When A President Criticizes The Press: Is Anyone Listening?
By Danny Schechter
New York, New York: There is one subject that most politicians avoid: talking about the media. Most spend most of their time positioning themselves for media attention because most seem to need and rely on media visibility.
The media provides their political oxygen and, hence, explains why they spend so much time spinning their words with hired press secretaries, advisors and consultants.
In many ways, being on the air validates their role if not their existence. . Hence, many are always scrambling to be interviewed for TV news and on Sunday shows. Media visibility is a key tool in the permanent campaigns most pols run for their reelections and to move up the political ladder.
Much of the money they spend so much time raising goes right back into the media for commercials.
As a result, they usually don't discuss their experiences or opinions perhaps out of fear of antagonizing media outlets by suggesting that they don't operate responsibly. As is, most fear media retaliation if they step out of line or say "the wrong thing."
President Obama has become the latest politician to put his toe in the raging waters of the media debate, with some mild observations about the powerful role that media outlets play in reporting---and often distorting--political events.
In an interview with the New Republic, he stated the obvious: "One of the biggest factors is going to be how the media shapes debates. If a Republican member of Congress is not punished on Fox News or by Rush Limbaugh for working with a Democrat on a bill of common interest, then you'll see more of them doing it."
"The same dynamic happens on the Democratic side," he said. "I think the difference is just that the more left-leaning media outlets recognize that compromise is not a dirty word. And I think at least leaders like myself--and I include Harry Reid and Nancy Pelosi in this--are willing to buck the more absolutist-wing elements in our party to try to get stuff done."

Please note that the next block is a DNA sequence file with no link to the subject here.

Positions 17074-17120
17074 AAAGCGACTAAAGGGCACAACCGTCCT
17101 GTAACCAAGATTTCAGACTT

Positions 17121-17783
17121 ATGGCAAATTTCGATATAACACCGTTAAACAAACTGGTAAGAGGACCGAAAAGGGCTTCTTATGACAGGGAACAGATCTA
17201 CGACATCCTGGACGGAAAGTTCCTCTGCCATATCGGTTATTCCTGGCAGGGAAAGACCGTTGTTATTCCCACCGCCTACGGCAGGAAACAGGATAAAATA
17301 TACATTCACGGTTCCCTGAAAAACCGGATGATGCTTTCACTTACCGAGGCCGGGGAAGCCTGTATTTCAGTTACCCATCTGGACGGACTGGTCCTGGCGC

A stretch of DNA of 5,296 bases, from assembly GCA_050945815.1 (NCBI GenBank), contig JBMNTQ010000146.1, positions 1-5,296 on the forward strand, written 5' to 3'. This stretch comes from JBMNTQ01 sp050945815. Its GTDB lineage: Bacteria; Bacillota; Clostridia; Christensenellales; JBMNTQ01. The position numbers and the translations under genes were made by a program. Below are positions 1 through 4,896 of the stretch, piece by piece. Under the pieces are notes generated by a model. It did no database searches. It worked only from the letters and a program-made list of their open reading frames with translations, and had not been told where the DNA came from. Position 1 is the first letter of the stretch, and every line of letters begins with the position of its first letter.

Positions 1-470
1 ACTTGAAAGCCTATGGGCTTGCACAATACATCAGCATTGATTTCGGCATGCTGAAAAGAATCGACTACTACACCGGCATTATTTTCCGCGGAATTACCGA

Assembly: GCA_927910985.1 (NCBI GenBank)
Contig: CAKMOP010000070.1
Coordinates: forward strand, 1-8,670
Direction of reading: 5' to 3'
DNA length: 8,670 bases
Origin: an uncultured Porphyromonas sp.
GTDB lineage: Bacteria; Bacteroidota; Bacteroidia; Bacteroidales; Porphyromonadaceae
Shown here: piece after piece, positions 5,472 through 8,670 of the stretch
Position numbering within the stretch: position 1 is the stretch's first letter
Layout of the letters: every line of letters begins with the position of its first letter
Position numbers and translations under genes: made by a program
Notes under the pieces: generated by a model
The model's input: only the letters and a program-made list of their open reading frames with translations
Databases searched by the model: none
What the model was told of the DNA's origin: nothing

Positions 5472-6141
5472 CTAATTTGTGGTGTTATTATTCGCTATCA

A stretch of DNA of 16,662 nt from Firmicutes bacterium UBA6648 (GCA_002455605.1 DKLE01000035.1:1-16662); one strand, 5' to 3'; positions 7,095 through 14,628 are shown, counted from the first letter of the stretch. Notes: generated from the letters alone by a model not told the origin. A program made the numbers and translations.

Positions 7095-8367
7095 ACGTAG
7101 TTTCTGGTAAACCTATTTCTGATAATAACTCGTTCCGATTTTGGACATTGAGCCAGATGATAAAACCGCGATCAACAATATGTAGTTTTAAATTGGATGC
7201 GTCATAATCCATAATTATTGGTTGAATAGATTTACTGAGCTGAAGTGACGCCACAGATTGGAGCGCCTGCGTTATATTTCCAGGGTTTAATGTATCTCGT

Obama also criticized nonpartisan media outlets for their adherence to "journalism, which places equal blame on Democrats and Republicans when, according to the president, Republicans should bear more blame."
Dylan Beyers of Politico notes that all media does not have an equal impact and "that right-wing media, especially Fox and Limbaugh, have an outsized influence on Republicans -- and are arguably more powerful than most members of congress."
"[T]hat's one of the biggest problems we've got in how folks report about Washington right now, because I think journalists rightly value the appearance of impartiality and objectivity," Obama observed.
"And so the default position for reporting is to say, 'A plague on both their houses.' On almost every issue, it's, 'Well, Democrats and Republicans can't agree'--as opposed to looking at why is it that they can't agree. Who exactly is preventing us from agreeing?"
He faults what he saw as an obsession with confrontation that contributes to the stalemate we see on the hill.
"Some of [the institutional barriers] have to do with our media and what gets attention," he said. "Nobody gets on TV saying, 'I agree with my colleague from the other party.' People get on TV for calling each other names and saying the most outlandish things."
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